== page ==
AI startup Graphcore launches Nvidia competitor

Graphcore is putting its new AI processor, the Colossus MK2 IPU, up against Nvidia's Ampere A100 GPU.

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A British chip startup has launched what it claims is the world's most complex AI chip, the Colossus MK2 or GC200 IPU (intelligence processing unit). Graphcore is positioning its MK2 against Nvidia's Ampere A100 GPU for AI applications.

The MK2 and its predecessor MK1 are designed specifically to handle very large machine-learning models. The MK2 processor has 1,472 independent processor cores and 8,832 separate parallel threads, all supported by 900MB of in-processor RAM.

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Graphcore says the MK2 offers a 9.3-fold improvement in BERT-Large training performance over the MK1, a 8.5-fold improvement in BERT-3Layer inference performance, and a 7.4-fold improvement in EfficientNet-B3 training performance.

BERT, or Bidirectional Encoder Representations from Transformers, is a technique for natural language processing pre-training developed by Google for natural language-based searches.

And Graphcore isn't stopping at just offering a chip. For a relatively new startup (it formed in 2016), Graphcore has built a remarkable ecosystem around its chips. Most chip startups focus on just their silicon, but Graphcore offers a lot more.

It sells the GC200 through its new IPU-Machine M2000, which contains four GC200 chips in a 1U box and delivers 1 petaflop of total compute power, according to the company. Graphcore notes you can get started with a single IPU-Machine M2000 box directly connected to an existing x86 server or add up to a total of eight IPU-Machine M2000s connected to one server. For larger systems, it offers the IPU-POD64, comprising 16 IPU-Machine M2000s built into a standard 19-inch rack.

Connecting IPU-Machine M2000s and IPU-PODs at scale is done through Graphcore's new IPU-Fabric technology, which has been designed from the ground up for machine intelligence communication and delivers a dedicated low latency fabric that connects IPUs across the entire data center.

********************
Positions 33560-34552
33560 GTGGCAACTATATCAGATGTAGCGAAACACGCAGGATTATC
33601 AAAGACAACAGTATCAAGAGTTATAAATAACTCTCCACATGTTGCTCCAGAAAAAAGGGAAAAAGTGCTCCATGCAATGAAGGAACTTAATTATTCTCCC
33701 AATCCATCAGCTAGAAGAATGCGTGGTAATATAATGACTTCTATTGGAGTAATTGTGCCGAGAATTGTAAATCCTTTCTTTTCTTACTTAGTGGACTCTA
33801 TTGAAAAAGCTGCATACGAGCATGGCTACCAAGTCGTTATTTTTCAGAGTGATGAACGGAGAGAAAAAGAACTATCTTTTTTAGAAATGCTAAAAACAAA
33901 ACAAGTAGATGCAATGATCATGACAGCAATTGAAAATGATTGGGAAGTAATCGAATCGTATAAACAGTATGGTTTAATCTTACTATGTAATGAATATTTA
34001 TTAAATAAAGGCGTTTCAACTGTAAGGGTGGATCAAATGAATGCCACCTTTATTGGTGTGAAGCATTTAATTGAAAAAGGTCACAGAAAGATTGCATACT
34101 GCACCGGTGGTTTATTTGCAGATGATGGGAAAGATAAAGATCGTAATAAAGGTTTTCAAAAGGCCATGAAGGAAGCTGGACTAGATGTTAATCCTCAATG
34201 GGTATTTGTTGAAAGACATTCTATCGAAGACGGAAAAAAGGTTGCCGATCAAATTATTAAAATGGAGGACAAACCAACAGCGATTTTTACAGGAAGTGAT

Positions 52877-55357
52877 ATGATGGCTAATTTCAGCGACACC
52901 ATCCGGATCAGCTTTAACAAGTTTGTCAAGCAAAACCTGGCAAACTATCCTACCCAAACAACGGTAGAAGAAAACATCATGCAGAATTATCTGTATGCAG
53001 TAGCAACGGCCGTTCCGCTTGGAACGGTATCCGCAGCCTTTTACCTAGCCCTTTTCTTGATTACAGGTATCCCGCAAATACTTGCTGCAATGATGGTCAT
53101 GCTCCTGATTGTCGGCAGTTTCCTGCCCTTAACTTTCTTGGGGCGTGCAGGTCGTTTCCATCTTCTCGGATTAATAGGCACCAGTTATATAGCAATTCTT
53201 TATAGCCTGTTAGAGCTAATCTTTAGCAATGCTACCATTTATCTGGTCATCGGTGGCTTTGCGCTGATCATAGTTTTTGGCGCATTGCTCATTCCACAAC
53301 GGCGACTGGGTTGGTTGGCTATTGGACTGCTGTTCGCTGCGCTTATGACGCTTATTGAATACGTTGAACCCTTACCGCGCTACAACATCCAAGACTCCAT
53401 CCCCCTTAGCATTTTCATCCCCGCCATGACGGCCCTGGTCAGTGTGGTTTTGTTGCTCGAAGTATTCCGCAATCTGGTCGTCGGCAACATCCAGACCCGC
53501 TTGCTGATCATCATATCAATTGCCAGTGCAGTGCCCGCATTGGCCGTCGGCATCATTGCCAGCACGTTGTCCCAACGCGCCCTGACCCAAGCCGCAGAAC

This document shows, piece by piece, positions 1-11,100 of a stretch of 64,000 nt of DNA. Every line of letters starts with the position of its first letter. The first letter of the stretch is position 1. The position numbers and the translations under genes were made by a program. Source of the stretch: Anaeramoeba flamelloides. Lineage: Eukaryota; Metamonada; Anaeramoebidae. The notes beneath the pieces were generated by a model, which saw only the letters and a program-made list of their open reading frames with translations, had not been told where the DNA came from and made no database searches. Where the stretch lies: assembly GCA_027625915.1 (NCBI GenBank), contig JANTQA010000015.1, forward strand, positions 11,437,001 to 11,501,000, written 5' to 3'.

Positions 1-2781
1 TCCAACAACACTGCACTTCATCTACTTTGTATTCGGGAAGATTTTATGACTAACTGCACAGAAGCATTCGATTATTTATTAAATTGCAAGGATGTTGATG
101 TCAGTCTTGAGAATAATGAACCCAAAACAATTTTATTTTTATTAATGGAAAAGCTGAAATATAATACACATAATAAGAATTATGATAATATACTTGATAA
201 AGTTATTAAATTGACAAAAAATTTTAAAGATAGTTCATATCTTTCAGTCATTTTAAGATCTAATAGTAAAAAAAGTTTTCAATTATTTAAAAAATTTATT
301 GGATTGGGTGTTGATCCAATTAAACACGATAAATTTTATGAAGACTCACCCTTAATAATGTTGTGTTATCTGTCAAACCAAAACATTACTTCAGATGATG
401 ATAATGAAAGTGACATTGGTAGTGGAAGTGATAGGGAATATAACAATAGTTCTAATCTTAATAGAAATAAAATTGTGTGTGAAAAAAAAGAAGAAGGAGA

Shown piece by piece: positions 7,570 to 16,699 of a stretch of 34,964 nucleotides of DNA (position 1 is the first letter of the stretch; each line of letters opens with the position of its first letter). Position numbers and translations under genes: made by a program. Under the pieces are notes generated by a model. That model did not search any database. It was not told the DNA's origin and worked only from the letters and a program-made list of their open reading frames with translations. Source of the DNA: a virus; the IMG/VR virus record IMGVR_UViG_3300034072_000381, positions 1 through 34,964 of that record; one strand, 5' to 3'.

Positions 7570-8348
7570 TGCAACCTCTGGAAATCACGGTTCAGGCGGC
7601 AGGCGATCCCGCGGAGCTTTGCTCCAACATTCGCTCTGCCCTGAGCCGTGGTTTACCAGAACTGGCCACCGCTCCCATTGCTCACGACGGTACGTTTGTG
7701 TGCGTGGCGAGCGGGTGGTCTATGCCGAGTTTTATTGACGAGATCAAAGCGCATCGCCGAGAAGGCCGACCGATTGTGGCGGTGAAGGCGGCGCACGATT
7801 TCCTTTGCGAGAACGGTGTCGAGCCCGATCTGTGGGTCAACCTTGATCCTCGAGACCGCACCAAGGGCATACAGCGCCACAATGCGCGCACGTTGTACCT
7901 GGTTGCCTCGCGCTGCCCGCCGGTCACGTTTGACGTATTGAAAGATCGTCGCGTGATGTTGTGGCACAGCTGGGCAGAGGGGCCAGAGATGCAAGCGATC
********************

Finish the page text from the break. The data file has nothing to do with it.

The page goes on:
Graphcore's Virtual-IPU software integrates with workload management and orchestration software to serve many different users for training and inference, and it allows the available resources to be adapted and reconfigured from job to job.

The startup says its new hardware is completely plug-and-play, and that customers will be able to connect up to 64,000 IPUs together for a total of 16 exaFLOPs of computing power.

That's a BIG claim. Intel, Arm, AMD, Fujitsu, and Nvidia are still pushing toward one exaflop, and Graphcore is claiming 16 times that.

Another key element of Graphcore is its Poplar software stack designed from scratch with the IPU and fully integrated with standard machine learning frameworks, so developers can port existing models easily, and get up and running quickly in a familiar environment. For developers who want full control to exploit maximum performance from the IPU, Poplar enables direct IPU programming in Python and C++.

Graphcore has some significant early adopters of MK2 system, including the University of Oxford, the U.S. Department of Energy's Lawrence Berkeley National Laboratory, and J.P. Morgan, which is focused on natural language processing and speech recognition.

IPU-Machine M2000 and IPU-POD64 systems are available to pre-order today with full production volume shipments starting in Q4 2020. Early access customers are able to evaluate IPU-POD systems in the cloud through Graphcore's cloud partner Cirrascale. It plans to announce OEM and channel partner in the coming months.

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